Hypothesis 1 proved true for the first three hours. However, our results might be questionable because my bro-in-law decided we should tell La Madre I either got kicked out of school or evicted from my apartment for not paying rent, and he ended up telling her both. The result was that La Madre saw me, said "Oh, it's you. Hello. But you're supposed to be getting here next week." (Polite hug, then bro-in-law presented his scenarios that we forgot to include as control variables.) "What? But you have money in your bank account. Why didn't you pay your rent? Bink, are you flunking your classes? Why are you flunking your classes?" All incredible ironic statements, of course, though La Madre was serious....

Then, of course, the bro-in-law decided to be funny and say "So can we go get him out of the car now?" and La Madre rushed out onto the porch to see if there indeed was some random guy I brought home waiting in the car. I was not amused.

Later in the evening, though, after La Otra Hermana and I went over to Grandma's to talk politics and baseball, I returned to the house to find La Madre rushing around wailing "Now I have to do laundry! And go grocery shopping! How long have your sisters known you were coming today? Haaaaaa, why do you girls do this?" --thus lending validity to Hypothesis 2.

Also, words I never though I'd hear La OH say: "Oh! I'm a swing voter!" (This was after I told Grandma I didn't think Clinton would be able to pull in enough swing voters, and I had to respond when La OH said "What's a swing voter?" But regardless, words I never though I'd hear her say. Must share with Nuestra Hermana en Michigan...)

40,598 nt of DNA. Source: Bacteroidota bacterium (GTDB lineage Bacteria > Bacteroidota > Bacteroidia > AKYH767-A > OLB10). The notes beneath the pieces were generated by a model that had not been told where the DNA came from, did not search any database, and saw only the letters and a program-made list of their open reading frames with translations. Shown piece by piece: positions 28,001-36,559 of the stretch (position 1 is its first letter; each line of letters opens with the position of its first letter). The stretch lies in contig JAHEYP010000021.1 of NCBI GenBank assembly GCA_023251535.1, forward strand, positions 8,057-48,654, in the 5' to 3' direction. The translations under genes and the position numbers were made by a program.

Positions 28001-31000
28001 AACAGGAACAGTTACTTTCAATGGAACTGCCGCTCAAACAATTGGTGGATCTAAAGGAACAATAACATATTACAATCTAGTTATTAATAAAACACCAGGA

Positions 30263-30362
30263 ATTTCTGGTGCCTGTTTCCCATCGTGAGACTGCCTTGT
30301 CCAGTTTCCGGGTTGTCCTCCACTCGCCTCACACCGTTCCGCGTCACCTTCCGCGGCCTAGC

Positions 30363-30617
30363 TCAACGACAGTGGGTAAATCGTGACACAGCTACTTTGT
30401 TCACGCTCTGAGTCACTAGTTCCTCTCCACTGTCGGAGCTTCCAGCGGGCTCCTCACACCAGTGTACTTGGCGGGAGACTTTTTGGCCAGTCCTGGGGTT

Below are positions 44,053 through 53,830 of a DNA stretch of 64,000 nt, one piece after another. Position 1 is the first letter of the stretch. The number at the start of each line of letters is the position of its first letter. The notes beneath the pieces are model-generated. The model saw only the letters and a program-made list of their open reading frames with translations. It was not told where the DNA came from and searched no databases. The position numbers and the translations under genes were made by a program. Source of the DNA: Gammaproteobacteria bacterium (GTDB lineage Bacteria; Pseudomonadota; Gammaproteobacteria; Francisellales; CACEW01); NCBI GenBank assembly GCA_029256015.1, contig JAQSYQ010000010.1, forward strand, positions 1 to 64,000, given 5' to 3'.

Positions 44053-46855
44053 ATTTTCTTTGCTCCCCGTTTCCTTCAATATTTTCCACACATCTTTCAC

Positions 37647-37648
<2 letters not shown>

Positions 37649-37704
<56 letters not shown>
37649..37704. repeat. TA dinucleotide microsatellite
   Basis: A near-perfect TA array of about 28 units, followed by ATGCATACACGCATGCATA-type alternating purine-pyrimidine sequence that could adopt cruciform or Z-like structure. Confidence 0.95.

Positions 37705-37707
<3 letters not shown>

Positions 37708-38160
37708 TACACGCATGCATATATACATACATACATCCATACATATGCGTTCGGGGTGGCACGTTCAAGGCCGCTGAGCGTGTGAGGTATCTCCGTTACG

Friday, December 07, 2007

One semester down, three more to go

Back in July, when I bought my roundtrip ticket to Beantown, my original return date was Dec. 15. However, in September, when I realized I wouldn't have to sit for an exam (just slave over papers I could email), I switched the date to Dec. 8. Mis Hermanas know this -- in fact, one of them (La Otra Hermana, the one that's still preggers) is picking me up from the airport.

La Madre, on the other hand, is unaware that I'm flying in tomorrow. In fact, just yesterday, she emailed me to say "BINK! What is your itinerary for the 15th? I NEED your flight information ASAP, Bink!!!! Why have you not emailed it to me? Are you okay in Boston? Are you busy with school?" (She's an uber-organized scheduler....)

So we thought it would be funny not to tell her. I asked La Otra Hermana to feign a craving for lasagna (my favorite homemade meal, which La Madre made every college homecoming for me), but she refused, thinking that would be a dead giveaway.

However, La Madre also famously does not take surprises well. After much consulting with Mi Hermana en Michigan and La Otra Hermana, we agreed on the following hypotheses (to use the research methodology terms for a paper I have due next week)...